Let’s face it, for health insurance companies, profit is the bottom line. And we’re not just talking about a few hundred dollars here. From 2009-2012 the profits of Health Care Service Corp, which is the parent company of Blue Cross Blue Shield of Illinois, Texas, Oklahoma, New Mexico, and Montana, were over $1 Billion annually. Then in 2013, the Affordable Care Act (ACA) happened. Profits declined and the CEO received a bonus of $11.2 Million in 2013, down 30% from a bonus of $16 Million in 2012. Heaven forbid that should happen!! (Click here for a Crain’s Chicago Business article related to this.)

So what do they do? Well, for those of us in Illinois who have individual policies (and that’s over 300,000 people), we’ve already received our notice letter that all BCBSIL PPO plans will no longer be offered as of 2016. We will be given the choice of an HMO, the Blue Choice network, or a new mystery PPO that as of two weeks before open enrollment no one knows anything about. No big deal, right? Wrong! In Chicago, we have access to some of the best medical institutions in the world yet all major hospitals, and most independent providers, have chosen to not be a part of the HMO or Blue Choice network. (Click here for a Crain’s Chicago Business article on this development.)

And why would that be? The abysmal reimbursement rates would be why. Now that health insurance companies cannot exclude those with pre-existing conditions, thanks to the ACA (which I applaud), and they must treat mental health services equal to medical services, thanks to the Mental Health Parity Act (which I applaud), insurance companies must find a way to keep their bottom line and their Million dollar bonuses for their CEOs. So, welcome to the world of being a medical provider (which includes therapists such as psychotherapists, speech therapists, physical therapists, and occupational therapists) in our current health care system.

  1. For medical providers, health insurance reimbursement rates have consistently either been decreased over the previous years or were abysmal to begin with, which means your provider has to see more patients, work longer hours, and spend less time with each patient.
  1. Medical providers have no say in the reimbursement rate. In fact, did you know that BCBSIL, and other insurance providers, will not even inform providers of the reimbursement rate for services until the provider goes through the entire process to become a network provider. Then the provider is given the fee schedule and can choose whether or not to accept a network contract. And if you do accept a network contract, part of the contract includes that you will not publicly discuss or disclose reimbursement rates.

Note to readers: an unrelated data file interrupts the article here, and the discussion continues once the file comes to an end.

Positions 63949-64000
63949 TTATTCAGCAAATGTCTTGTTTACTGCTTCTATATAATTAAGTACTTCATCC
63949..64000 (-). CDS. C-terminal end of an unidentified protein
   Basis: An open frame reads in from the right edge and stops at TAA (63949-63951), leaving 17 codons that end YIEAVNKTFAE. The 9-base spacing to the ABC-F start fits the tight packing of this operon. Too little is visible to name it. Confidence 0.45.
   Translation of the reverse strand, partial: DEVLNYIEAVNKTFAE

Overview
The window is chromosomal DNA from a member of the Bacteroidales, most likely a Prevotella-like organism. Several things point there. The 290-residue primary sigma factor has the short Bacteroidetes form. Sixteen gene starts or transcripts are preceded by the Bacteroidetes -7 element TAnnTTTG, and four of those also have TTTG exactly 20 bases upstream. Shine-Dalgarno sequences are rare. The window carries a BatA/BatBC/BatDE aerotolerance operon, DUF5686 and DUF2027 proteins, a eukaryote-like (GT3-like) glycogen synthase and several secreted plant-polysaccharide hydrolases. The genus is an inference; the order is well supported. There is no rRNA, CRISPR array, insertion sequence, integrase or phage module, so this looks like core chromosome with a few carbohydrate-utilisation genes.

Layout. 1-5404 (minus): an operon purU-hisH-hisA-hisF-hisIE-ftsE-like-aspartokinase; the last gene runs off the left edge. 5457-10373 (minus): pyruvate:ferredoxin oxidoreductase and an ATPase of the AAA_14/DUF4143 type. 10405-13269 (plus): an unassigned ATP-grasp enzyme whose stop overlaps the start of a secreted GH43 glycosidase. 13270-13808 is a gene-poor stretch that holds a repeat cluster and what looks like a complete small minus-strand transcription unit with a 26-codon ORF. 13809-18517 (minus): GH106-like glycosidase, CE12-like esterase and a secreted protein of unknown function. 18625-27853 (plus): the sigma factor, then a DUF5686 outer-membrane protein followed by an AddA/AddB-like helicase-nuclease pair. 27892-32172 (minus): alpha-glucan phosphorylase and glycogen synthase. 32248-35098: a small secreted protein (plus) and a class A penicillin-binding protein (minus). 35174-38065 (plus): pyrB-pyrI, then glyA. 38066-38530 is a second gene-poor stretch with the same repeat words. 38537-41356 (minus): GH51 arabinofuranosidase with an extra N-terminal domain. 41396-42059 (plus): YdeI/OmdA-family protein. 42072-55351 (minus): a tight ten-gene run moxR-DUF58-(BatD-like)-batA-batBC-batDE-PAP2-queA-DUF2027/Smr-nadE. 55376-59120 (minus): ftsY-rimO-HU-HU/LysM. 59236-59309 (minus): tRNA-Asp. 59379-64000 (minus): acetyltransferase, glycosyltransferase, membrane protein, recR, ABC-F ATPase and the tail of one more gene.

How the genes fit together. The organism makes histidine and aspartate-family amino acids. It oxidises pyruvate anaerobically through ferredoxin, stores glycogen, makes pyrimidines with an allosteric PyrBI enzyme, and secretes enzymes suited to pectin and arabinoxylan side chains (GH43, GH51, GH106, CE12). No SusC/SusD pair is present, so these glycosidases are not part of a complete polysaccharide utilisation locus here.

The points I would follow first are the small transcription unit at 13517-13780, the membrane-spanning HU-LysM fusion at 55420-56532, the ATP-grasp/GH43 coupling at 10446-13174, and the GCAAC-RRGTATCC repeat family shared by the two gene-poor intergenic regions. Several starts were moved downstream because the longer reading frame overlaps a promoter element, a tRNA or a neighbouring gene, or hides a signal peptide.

1. Although there is the stereotype of the high-salaried physician, this is most often not the case, especially for primary care doctors and specialty providers such as psychotherapists. Did you know that doctors make 3 cents per hour less than teachers over the course of their career (Click here for a graphic of the math.) So providers choosing not to accept certain HMO and other health insurance plans is not about providers being greedy and trying to figure out how to finance that flashy car.
  1. And yet, your medical provider is the one treating your cancer. Your therapist is the one helping you overcome your depression. That emergency department physician is the one treating all the gunshot victims that you saw on the news this weekend. According to the American Foundation for Suicide Prevention, 300-400 physicians die by suicide each year. Male physicians have a suicide rate 70% greater than males in other professions and females have a 400% higher suicide rate than females in other professions.

The majority of medical providers care about helping others. It’s why we chose this profession. I know I did not choose to be a psychotherapist with the expectation that I would be a millionaire yet I also did not choose to be a psychotherapist to contribute to a CEO of a health insurance company making millions. Alas, this is our broken health care system. Providers cannot help you if they are unable to make a viable salary, so as the health insurance companies continue to decrease reimbursement rates to preserve their bottom line, more and more providers are opting out of the system. Access to care becomes a mute point when there are no providers in the system.

The BCBS change must be approved federally yet it’s time to start speaking out about provider reimbursement practices of all health insurance companies. Contact your local representative. Click here to sign a petition to stop this BCBSIL change.